Some people are calling for FBI Director James Comey’s head, claiming he violated the Hatch Act, a federal law passed in 1939 to stop federal employees and programs from showing political bias or using their position to influence or interfere with an election.
Richard W. Painter, who served as the ethics attorney for former President George W. Bush (let that sink in), took to the New York Times to express his opinion that Comey violated the “Hatch Act or government ethics rules. The rules are violated if it is obvious that the official's actions could influence the election, there is no other good reason for taking actions, and the official is acting under pressure from persons who obviously do want to influence the election.”
Painter goes on to discuss abuse of power, but it is too bad top political dogs don’t get worked up every time the FBI abuses its power. He filed a complaint against the FBI with the Office of Special Counsel and with the Office of Government Ethics.
Painter took issue with Comey previously saying Clinton's handling of classified information was “extremely careless.” That’s funny since there are many people who believe she was extremely lucky to get off scot-free. Back in July, even Comey said, “To be clear, this is not to suggest that in similar circumstances, a person who engaged in this activity would face no consequences. To the contrary, those individuals are often subject to security or administrative sanctions. But that is not what we are deciding now.”
Another accusation of violating the Hatch Act
Senate Minority Leader Harry Reid sent Comey a letter (pdf) claiming Comey’s “disturbing double standard” may have violated the Hatch Act. Reid claimed:
In my communication with you and other top officials in the national security community, it has become clear that you possess explosive information about close ties and coordination between Donald Trump, his top advisors, and the Russian Government – a foreign interest openly hostile to the United States, which Trump praises at every opportunity. The public has a right to know this information.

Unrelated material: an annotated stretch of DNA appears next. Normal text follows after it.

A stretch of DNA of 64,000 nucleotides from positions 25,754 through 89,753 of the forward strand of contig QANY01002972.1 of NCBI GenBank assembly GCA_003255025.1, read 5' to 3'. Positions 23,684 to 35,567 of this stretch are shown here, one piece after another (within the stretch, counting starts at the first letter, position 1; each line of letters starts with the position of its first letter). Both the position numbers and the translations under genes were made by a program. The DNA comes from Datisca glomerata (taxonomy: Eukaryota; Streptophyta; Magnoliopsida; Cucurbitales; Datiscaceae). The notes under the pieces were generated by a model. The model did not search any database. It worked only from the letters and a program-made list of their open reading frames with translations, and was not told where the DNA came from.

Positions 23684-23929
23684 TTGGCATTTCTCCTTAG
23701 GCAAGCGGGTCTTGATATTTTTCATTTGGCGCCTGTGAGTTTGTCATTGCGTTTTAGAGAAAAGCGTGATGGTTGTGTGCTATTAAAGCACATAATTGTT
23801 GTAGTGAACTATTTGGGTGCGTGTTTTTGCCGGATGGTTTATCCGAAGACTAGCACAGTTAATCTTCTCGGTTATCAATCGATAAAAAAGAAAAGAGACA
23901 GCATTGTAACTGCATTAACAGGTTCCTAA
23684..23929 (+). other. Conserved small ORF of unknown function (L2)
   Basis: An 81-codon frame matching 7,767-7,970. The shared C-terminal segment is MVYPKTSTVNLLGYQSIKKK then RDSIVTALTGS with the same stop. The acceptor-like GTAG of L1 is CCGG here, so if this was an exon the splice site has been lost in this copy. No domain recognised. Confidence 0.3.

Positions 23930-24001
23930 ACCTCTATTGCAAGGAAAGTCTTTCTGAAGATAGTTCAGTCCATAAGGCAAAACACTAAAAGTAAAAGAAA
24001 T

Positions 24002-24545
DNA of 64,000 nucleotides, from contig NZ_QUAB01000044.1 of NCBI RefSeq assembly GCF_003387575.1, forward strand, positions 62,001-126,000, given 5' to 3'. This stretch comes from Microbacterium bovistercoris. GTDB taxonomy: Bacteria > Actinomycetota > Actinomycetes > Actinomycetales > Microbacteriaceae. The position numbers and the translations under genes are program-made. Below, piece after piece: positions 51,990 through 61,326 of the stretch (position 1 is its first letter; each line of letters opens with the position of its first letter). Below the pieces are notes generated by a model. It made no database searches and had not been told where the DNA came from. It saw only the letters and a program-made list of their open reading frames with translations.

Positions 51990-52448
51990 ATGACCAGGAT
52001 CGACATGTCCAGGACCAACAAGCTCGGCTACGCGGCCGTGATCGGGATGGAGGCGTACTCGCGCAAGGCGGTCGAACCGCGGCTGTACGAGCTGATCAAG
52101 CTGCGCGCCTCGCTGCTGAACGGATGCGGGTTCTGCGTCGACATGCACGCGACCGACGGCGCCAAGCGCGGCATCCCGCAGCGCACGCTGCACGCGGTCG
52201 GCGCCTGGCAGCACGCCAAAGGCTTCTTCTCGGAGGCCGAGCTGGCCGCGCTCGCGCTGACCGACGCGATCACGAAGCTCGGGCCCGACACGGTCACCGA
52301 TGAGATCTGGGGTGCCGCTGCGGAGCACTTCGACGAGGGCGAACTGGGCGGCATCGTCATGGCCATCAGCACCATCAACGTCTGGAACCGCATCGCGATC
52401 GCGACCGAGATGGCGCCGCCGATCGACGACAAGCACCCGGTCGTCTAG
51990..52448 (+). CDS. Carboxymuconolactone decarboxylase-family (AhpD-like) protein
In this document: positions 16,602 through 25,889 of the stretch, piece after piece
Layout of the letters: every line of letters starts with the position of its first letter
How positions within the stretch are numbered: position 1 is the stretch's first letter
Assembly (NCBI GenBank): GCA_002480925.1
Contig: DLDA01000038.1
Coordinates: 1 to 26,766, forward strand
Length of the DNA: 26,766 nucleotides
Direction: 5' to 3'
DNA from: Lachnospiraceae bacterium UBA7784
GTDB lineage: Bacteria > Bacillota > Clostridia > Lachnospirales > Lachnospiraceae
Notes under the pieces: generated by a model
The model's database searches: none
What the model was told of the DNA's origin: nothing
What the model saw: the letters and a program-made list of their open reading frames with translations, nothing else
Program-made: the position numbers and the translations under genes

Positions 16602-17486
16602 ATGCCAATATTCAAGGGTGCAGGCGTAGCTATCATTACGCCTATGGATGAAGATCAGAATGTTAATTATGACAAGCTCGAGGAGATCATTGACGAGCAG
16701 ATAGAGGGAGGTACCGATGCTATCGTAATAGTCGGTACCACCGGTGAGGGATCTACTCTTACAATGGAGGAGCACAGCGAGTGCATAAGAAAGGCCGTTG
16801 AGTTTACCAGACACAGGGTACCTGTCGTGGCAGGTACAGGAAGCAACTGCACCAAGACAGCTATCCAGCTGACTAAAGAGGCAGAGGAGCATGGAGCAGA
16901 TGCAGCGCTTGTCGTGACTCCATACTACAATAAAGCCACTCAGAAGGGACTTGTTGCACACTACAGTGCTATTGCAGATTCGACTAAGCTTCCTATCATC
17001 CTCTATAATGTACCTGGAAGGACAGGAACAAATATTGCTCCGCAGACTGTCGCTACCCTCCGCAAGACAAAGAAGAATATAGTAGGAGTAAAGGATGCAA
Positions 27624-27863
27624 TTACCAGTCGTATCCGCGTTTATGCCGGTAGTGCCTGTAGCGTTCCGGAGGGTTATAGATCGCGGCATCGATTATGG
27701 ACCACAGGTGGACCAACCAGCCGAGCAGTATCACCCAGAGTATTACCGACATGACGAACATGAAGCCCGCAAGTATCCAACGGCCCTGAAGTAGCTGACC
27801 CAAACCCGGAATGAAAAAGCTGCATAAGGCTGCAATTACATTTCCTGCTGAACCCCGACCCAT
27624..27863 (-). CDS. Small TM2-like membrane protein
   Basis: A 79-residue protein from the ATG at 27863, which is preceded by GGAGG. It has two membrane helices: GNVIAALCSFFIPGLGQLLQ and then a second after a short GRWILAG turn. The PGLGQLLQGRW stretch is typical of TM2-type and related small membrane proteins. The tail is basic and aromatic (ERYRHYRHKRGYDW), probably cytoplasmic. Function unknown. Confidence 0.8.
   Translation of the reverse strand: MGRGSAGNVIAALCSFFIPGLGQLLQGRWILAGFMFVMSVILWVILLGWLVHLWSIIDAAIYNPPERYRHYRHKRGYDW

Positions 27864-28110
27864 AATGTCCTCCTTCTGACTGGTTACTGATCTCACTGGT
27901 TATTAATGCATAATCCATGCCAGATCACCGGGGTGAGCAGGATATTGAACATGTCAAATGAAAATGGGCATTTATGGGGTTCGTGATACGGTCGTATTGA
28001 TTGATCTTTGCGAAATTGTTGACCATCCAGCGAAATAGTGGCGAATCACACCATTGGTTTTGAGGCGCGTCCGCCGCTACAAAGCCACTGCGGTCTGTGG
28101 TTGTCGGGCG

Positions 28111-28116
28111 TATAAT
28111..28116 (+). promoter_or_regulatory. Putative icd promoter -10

Yet Reid believes Comey wasted no time before “tarring Secretary Clinton with thin innuendo” without knowing if the emails are duplicates already examined by the FBI before exonerating Clinton. Reid ended his tirade with how wrong he was to have always been a supporter of Comey.
FBI finally obtains warrant, but knew about emails for weeks
Comey told Congress on Friday, “In connection with an unrelated case, the FBI has learned of the existence of emails that appear to be pertinent to the investigation.” Two days after Comey’s revelation, the FBI finally obtained a warrant to review emails which might be related to Clinton’s handling of classified information.
The Wall Street Journal reported that there could be as many as 650,000 emails on the laptop shared by former Rep. Anthony Weiner and his estranged wife Abedin, one of Clinton’s aides. Although one report claimed the FBI had “no idea what was in the content of the emails,” CNN reported that the FBI knew about the emails for weeks, having taken possession of Wiener’s devices in early October.
A law enforcement official told CNN, “By mid-October, Comey learned investigators in the Weiner case might have found something that could have an impact on the now-closed probe into Hillary Clinton's private email server.”
Yet Comey sat on that information while “trying to figure out how many emails existed and their pertinence to the Clinton probe.” Before obtaining a warrant, the FBI decided there appeared to be emails that were not part of the previous investigation. CNN added, “Investigators believe it's likely the newly recovered trove will include emails that were deleted from the Clinton server before the FBI took possession of it as part of that earlier investigation.”
Comey’s timing then, going to Congress right before the election, will likely result in more accusations of violating the Hatch Act.
Orin Kerr, a professor at the George Washington University Law School, asked if it was legal for the FBI to expand the Weiner email search to target Clinton’s emails. “Does expanding the FBI’s investigation from the unrelated case to the Clinton case violate the Fourth Amendment?” Kerr said it is too soon to know if the FBI will claim the new Clinton-related emails were part of “plain view” discovery while the feds were scouring Weiner’s device to investigate alleged texting crimes with an underage girl.
But even if Comey he did violate the Hatch Act, it’s not like he’ll be going to jail. CNN gave a worst-case scenario of President Obama firing Comey after the election.